Forces on Bodies
Translational Motion - Free Body Diagrams
Up until now we have worked on purely mathematical issues.
Dow we will turn our attention to developing the
differential equations from models of systems. We will start with
translating mechanical systems - i.e., systems that can only move in one direction.
We will consider 4 types forces acting on bodies:
- Gravity - f=mg. Later we will show how to easily eliminate
- Springs - f=kx. The force exerted by a linear spring
is proportional to the amount it is stretched. The constant, k, is the
spring constant and has dimension N/m in SI units.
- Friction - f=bv. We will deal predominantly with viscous
friction, which is proportional to velocity. The constant, b, is the
friction coefficient and has dimension N-s/m in SI units.
- D'Alembert's force, or the inertial force - f=ma. In
this course, instead of using the equation that the sum of forces is mass
times acceleration, we will use the sum of forces equals zero. In order
to account for the effect of the mass we will add an inertial force, ma, that
opposes the chosen reference direction.
Free body diagrams
To go from a system diagram to a differential equation we will
use free body diagram. With this method we isolate each point in the
system that is free to move on its own, and we sum the forces at that
point. One example was done in class. We will handle some
special cases next time (relative displacements, gravity, ...).
The key point to remember is that you can arbitrarily assign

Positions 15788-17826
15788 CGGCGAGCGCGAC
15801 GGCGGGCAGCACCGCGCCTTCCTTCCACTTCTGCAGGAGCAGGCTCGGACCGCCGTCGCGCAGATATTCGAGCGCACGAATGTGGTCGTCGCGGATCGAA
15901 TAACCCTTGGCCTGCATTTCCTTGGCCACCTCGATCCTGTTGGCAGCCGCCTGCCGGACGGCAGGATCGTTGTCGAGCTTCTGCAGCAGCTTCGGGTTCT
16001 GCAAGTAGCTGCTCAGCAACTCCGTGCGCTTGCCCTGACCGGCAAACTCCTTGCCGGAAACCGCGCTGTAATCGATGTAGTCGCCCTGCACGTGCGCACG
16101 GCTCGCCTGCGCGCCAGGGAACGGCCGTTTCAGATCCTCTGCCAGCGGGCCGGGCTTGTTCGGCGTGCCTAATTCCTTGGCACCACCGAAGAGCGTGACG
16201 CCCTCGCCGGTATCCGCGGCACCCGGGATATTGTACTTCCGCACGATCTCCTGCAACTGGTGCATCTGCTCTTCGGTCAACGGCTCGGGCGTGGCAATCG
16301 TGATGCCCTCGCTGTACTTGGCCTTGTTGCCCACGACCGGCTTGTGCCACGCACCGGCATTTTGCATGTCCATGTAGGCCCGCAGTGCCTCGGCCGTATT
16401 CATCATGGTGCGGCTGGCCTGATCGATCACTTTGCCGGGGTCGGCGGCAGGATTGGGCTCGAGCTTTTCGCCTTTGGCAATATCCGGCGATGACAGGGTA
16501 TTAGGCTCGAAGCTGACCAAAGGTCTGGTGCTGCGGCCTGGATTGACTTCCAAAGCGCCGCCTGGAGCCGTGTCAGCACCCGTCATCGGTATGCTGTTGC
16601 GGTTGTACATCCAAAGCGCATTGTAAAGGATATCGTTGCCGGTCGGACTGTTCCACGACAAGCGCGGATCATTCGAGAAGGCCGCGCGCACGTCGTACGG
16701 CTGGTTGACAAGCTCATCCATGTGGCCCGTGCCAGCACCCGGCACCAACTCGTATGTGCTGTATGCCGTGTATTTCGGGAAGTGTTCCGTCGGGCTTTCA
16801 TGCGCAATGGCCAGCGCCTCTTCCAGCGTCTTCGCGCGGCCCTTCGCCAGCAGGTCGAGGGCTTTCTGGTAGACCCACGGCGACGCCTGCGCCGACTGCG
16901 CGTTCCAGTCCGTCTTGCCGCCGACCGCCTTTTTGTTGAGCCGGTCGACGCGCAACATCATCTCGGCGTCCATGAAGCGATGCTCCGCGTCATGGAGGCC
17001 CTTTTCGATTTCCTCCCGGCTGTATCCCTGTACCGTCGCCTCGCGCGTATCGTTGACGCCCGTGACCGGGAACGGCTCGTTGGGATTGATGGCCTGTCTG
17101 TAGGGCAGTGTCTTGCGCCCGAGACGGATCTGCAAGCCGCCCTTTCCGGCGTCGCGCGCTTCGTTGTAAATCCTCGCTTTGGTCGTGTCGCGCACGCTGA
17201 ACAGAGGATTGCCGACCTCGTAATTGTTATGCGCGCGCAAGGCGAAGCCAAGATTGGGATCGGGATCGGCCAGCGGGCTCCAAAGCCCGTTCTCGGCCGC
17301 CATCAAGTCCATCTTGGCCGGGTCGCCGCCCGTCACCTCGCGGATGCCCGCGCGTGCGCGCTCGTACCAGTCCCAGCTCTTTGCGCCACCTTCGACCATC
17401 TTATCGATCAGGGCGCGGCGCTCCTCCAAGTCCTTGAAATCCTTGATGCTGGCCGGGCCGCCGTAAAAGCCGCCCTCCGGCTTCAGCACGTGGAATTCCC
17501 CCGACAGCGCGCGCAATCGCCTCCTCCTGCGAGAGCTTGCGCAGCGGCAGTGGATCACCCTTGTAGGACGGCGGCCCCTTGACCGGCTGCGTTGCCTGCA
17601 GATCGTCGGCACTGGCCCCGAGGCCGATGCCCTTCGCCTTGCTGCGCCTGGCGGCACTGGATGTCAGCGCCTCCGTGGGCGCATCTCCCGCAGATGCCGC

directions when you define each point; forces then oppose this direction of
motion. It is similar to defining the polarity of a potential in a
circuit; that defines the positive direction for current as well.
Other types of friction which are important, but which we
will not consider very much (because they are non-linear, and this class
deals (mostly) with linear systems).
Static Friction - fs=msN,
where fs is the static friction, ms
is the static friction coefficient and N is the normal force between two
object. Static friction only occurs when an object is at rest and
is equal to the force needed to start the object moving - it always
opposes the applied force. Static friction is also called
Kinematic friction - fk=mkN.
Kinematic friction is the force needed to keep an object in motion
moving. It opposes the direction of motion and its magnitude is
independent of velocity. Also called dry friction or Coulomb
Drag - fd=mdv|v|.
Drag force occurs on an object in motion through a fluid. It is
proportional to the square of the velocity through the fluid, and
opposes the direction of motion (the term v|v| yields a squared term
whose sign changes with the sign of "v")
Systems with gravity. If we take zero position to be
when springs are unstretched we must consider gravity. If we take the
zero position to be the equilibrium position of the system, we can neglect
gravity. This is a direct consequence of the principle of linearity.
Systems with relative displacements. The only thing to
remember here is that forces from springs and friction depend on the
relative displacements of the two ends of the element, while the inertial
(or D'Alembert's) force depends on the absolute acceleration of the mass.